Tag Archives: Darley Awards

“Making Claims” debuts in Arabian Finish Line

Another exciting chapter of my journalistic endeavors kicked off this month with the debut of my monthly column, “Making Claims”, in Arabian Finish Line magazine.

The column’s inaugural entry, which appears in the publication’s April issue, is split into two parts.

The first half introduces yours truly to the magazine’s readers, including anecdotes about my origins in the sport, a few of my qualifications and my experience in Arabian racing. Naturally, I throw in some anecdotes about Mount Pleasant Meadows, too. In the second part, I look back on the Darley Awards weekend, including my evening at Sam Houston Race Park, with the help of a numbered list.

This month’s issue also features several photos I took over the weekend, including ones at the races and a few on the cover.

And now, without further ado…

Click here to read the debut installment of “Making Claims”!

Like what you see? After this post, “Making Claims” will be exclusive to readers of Arabian Finish Line. To keep up with the world of Arabian racing, including my monthly commentary, click here to order a subscription to Arabian Finish Line.

Arabian Finish Line is a fine publication that provides insight on a sector of horse racing that often goes overlooked by the industry’s media outlets. The magazine features articles, commentary, stakes recaps and statistics on Arabian racing in North America and around the world. With detailed stats on every Arabian that leaves the gates in North America, the magazine is quite the useful handicapping tool, as well.

If the notion of reading my column every month is not reason enough to get yourself a subscription, hopefully something in the above paragraph will convince a few readers to give the magazine a try.

I would like to take this opportunity to once again thank the good people at Arabian Finish Line for allowing me the platform to express my views and spin some tales. I hope I can provide a consistent source of engaging and entertaining content for many issues to come.

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Under the lights at Sam Houston Race Park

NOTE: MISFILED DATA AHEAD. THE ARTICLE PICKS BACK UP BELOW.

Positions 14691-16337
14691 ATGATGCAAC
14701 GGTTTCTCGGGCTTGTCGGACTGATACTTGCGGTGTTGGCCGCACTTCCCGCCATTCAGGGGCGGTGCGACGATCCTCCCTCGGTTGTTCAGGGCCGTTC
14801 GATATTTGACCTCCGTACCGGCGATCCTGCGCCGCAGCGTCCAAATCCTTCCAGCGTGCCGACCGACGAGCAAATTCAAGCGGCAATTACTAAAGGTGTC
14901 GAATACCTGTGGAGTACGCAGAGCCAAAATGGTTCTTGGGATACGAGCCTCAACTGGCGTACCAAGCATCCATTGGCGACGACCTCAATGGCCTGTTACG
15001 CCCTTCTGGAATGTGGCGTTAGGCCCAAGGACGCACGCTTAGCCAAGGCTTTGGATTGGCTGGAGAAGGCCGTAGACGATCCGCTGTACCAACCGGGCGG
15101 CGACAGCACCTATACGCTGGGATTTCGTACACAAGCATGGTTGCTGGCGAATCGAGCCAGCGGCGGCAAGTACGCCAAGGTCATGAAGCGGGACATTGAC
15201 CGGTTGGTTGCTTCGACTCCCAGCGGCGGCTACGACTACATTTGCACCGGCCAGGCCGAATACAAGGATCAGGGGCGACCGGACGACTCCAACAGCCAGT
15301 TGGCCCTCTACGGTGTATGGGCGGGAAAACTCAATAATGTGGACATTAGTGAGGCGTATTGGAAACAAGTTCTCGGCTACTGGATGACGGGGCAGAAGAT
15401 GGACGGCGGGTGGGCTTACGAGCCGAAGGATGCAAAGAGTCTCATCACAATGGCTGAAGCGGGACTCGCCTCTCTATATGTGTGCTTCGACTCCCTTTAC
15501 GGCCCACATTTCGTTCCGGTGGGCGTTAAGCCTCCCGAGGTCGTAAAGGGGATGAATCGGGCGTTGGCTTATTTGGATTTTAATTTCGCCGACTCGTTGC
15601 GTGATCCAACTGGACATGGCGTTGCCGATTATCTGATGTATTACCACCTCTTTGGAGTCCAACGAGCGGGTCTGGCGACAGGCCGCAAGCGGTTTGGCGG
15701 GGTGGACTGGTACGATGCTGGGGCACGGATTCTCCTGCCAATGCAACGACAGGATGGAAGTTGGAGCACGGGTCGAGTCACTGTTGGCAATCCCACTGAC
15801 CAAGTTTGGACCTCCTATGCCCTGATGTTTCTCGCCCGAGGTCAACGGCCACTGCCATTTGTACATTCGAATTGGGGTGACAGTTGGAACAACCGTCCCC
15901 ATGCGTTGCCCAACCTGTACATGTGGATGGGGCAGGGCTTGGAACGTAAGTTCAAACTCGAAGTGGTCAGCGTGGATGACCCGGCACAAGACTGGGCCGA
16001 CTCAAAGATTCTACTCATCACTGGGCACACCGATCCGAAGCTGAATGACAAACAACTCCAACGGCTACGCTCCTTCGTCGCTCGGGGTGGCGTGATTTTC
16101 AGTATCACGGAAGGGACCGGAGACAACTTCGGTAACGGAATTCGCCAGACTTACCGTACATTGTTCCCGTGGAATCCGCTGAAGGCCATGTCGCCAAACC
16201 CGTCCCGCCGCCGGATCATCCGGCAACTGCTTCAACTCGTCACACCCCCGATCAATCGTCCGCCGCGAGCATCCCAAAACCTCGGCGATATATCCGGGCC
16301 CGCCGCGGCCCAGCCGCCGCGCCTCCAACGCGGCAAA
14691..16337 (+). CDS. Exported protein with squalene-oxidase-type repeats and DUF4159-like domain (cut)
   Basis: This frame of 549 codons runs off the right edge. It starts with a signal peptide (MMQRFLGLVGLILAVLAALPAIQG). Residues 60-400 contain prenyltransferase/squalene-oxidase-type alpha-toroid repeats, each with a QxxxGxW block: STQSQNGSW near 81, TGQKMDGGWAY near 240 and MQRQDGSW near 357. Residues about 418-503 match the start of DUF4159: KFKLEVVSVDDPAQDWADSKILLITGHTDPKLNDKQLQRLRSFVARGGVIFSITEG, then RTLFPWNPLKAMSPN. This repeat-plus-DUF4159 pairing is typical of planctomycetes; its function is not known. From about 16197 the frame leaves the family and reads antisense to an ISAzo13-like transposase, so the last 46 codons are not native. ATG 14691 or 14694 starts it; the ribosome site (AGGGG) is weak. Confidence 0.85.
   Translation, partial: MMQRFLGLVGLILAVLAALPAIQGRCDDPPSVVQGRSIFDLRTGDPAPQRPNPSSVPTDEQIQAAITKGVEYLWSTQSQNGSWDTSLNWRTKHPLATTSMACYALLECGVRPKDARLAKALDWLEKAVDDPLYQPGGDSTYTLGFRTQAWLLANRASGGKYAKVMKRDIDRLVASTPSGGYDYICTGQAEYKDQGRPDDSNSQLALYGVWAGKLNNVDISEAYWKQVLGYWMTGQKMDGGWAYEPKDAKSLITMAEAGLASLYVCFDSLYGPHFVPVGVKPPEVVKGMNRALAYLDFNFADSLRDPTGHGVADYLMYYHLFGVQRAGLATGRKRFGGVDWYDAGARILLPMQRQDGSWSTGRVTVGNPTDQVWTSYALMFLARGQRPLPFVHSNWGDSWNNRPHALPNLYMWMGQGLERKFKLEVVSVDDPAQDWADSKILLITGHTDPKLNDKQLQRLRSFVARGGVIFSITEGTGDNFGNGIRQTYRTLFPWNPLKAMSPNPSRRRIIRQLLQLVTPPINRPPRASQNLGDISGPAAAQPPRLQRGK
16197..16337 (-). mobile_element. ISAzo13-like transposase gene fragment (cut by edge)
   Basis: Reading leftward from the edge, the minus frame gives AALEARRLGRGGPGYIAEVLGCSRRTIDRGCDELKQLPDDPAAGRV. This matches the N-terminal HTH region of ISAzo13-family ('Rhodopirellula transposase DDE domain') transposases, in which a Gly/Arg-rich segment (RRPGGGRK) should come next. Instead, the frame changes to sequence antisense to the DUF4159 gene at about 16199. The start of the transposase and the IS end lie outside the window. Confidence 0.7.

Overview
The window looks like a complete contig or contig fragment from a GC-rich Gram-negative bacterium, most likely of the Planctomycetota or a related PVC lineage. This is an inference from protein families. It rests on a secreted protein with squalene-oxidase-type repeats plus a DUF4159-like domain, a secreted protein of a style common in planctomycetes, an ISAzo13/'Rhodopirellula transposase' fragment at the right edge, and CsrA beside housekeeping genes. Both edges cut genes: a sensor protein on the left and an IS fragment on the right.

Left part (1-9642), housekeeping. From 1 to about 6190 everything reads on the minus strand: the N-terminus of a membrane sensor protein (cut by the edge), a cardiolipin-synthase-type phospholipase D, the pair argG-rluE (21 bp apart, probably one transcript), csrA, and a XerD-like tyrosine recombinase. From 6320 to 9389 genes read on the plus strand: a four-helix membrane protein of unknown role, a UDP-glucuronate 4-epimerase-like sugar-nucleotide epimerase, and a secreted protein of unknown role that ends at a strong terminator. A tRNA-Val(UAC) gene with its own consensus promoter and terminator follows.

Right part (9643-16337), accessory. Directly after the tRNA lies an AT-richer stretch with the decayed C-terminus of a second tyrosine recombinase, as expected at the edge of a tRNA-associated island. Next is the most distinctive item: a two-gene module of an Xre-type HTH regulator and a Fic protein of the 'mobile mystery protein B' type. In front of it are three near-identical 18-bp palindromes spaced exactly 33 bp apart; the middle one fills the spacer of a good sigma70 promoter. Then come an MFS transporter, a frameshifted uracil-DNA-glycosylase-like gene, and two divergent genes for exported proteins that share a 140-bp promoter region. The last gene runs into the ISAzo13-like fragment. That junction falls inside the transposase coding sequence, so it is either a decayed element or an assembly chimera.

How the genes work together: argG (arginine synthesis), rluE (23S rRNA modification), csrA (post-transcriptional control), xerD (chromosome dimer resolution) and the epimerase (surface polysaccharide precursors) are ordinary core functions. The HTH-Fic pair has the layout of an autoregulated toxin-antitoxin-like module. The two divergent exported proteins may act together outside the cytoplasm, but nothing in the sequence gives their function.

Sam Houston Race Park takes advantage of its strengths as well as any mid-level track. Shotgun Willis is led in front of the grandstand on his way to the paddock.

Sam Houston Race Park had been on my radar as a priority track to visit for quite some time.

The track’s repeated Gallery Furniture-sponsored overtures to pit the two hot horses of the moment against one another showed the willingness of the mid-sized track to make a splash on the national scene.

Nobody ever bit on the offer, but you’ve gotta love a track with moxie.

The evening at Sam Houston concluded day one of the festivities surrounding the weekend’s Darley Awards – Arabian racing’s version of the Thoroughbred breed’s Eclipse Awards. Consistent with the theme of the weekend, the evening’s dual feature was a pair of Arabian stakes races.

The first, and most defining feature of Sam Houston is its lighting – from the stadium track lighting that can be seen well before the rest of the property comes into view, to the inside of the plant itself, which was lit like a shopping mall. Of the tracks I have visited that host a significant night racing schedule, Sam Houston may be the best illuminated.

Having left Detroit that morning in the midst of sleet weather, the comfortable Houston temperatures put me in a very good mood. A big smile came across my face as I passed through the turnstile. I was in a strange city at a new track. The sky was dark, the lights were bright and the breeze was warm. Yes, this is what it means to be alive.

Admission was free for me, as I had a free pass with the group of Arabian enthusiasts. Upon further inspection on the track’s website, general admission is $6. Kind of steep. Programs were $2, and were made of good quality white paper.

The Sam Houston plant is a very large structure, with at least two sets of escalators. Nooks and crannies were plentiful, with some even offering specialties like Greyhound racing (In retrospect, I wish I would have picked up a simulcast program just to see what Greyhound past performances look like). Business was good enough on that particular Friday night that most of the alcoves had at least a small population.

The ground floor offered bars for the parched horseplayer, but I found most of the major food stands on the second floor. My group had arrived at the conclusion of the third race, and I had not eaten since that morning in Detroit, so I found the nearest hamburger stand (or in this case, a barbecue stand that offered hamburgers) and scarfed one down. The burger was ok to average, but considering the above circumstances, I am willing to award an incomplete grade.